Infant Child

Popular superstitions, beliefs and customs
By Justinus Sechefo

The birth announcement of the first-born child to its father is formal. A male neighbour goes to the place where the father of the child happens to be and by standing behind him unnoticed strikes him with a stick in his hand saying: “We are given a son!” In the case of a female child, a woman in the same way pours a calabash of water over his head saying: “The birth of a girl!”.

This shock and excitement changes into joy itself The first-born boy is the property of the grand-parents. It has to be weaned by a ceremony performed by the grand father, generally after the of two or even three years suckling, during which period there are no sexual relations between the young couples.

Such actions spoil the child, who at that time continues to suckle congealed milk, caused by pregnancy. The “senofu” or “spoiled child” suffers from chronic constipation, and very often dies.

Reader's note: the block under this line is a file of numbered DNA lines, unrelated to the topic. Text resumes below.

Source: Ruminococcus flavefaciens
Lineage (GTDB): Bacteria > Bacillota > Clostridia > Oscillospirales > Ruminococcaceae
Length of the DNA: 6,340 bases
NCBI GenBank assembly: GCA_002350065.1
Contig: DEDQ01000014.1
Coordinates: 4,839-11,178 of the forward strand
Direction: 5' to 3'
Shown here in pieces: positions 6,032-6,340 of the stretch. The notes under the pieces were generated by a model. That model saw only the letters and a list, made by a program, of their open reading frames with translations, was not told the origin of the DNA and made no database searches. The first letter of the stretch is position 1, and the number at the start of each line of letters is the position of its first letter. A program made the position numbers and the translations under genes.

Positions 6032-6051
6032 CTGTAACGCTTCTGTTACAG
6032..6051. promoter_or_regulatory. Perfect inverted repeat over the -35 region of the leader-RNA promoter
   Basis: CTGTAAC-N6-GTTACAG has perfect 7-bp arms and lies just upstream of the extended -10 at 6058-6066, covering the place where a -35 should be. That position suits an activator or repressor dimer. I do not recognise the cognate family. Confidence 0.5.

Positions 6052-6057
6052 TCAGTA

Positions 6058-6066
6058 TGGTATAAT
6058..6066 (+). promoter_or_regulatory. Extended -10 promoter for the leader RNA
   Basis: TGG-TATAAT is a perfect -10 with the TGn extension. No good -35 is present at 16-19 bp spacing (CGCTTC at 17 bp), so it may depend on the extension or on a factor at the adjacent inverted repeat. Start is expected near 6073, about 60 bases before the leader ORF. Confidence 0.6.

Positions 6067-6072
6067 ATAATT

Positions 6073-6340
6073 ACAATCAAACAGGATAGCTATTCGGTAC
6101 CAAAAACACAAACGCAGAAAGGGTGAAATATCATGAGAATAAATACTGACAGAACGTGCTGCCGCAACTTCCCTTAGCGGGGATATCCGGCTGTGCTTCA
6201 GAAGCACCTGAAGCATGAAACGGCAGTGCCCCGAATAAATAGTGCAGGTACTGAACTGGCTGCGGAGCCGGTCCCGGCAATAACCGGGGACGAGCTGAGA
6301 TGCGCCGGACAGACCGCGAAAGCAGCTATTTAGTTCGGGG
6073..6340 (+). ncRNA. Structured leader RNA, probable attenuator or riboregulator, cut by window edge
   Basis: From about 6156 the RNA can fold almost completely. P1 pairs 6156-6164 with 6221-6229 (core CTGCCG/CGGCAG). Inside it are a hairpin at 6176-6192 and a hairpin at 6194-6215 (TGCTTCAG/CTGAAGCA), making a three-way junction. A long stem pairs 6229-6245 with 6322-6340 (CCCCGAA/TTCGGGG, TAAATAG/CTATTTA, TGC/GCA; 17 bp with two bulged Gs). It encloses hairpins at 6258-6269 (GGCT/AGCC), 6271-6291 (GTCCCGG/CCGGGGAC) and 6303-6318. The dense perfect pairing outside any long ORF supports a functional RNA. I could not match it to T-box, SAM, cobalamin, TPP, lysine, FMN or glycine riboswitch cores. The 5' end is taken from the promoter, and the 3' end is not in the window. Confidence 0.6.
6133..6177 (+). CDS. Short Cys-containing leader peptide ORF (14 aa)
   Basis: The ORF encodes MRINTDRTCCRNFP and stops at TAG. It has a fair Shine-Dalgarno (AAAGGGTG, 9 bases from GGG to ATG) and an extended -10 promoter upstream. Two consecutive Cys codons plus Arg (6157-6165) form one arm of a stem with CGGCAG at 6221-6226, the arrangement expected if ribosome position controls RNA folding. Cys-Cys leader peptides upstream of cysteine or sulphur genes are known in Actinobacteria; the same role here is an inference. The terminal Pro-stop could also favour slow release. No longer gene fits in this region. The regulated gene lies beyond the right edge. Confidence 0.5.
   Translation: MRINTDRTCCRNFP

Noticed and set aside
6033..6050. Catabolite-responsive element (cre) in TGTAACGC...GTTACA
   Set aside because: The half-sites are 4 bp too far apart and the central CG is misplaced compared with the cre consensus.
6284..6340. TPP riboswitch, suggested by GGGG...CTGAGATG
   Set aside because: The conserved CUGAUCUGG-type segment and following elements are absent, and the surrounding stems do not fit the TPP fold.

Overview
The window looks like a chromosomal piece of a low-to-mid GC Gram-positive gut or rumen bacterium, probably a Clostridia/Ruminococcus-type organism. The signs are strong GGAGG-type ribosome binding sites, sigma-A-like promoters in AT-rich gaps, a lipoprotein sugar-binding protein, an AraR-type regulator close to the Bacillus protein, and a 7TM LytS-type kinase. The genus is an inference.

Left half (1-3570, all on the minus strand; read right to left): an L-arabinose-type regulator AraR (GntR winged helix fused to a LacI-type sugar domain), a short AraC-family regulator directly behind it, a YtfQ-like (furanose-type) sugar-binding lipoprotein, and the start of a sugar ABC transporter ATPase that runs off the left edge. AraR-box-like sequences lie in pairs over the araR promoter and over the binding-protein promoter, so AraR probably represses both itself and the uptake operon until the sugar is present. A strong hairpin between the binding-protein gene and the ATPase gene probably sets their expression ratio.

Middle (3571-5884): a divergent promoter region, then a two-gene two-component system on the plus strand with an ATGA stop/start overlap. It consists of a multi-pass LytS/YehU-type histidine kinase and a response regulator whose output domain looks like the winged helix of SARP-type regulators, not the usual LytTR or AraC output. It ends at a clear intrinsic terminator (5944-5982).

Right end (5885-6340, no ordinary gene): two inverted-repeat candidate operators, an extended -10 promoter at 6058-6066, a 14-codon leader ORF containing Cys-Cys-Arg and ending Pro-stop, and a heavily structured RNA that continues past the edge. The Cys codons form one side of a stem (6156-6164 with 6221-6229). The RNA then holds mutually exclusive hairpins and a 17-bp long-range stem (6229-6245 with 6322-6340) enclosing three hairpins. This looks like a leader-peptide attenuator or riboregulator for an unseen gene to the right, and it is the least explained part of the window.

So as to prevent an infant from afterwards becoming a rogue or a thief, it must be protected against the least rain drops for the space of two or three months after birth. Then on one fine day, when there will be a nice shower of rain, the infant is taken out an gently laid down on the ground in the reed closure in front of the house. Here pouring rain will freely spatter over it for a few moments. The frightened infant will scream bitterly. The family all shout out as if mocking at it, saying: “Ah! Behold the thief, the thief, the thief!” Suddenly it is picked up, wiped, caressed and taken to the house.
A young child ready to be given solid food, should be given it by a chosen man known to be of a good temper and morals. He gives it a slice of meat, which the child sucks eagerly as if it were sucking into itself the good qualities of the man. In the olden times, it was customary that a good respectable herd boy should exclusively do the milking of the cows for the infants.

All adults, men and women, with the exception of the aged and younger boys and girls are forbidden, for the space of two or three months after the confinement of a woman, to enter into her premises, since their “bad conduct and trampling everywhere”, they are apt to cause evil to the infant, “ho hata ngoana”.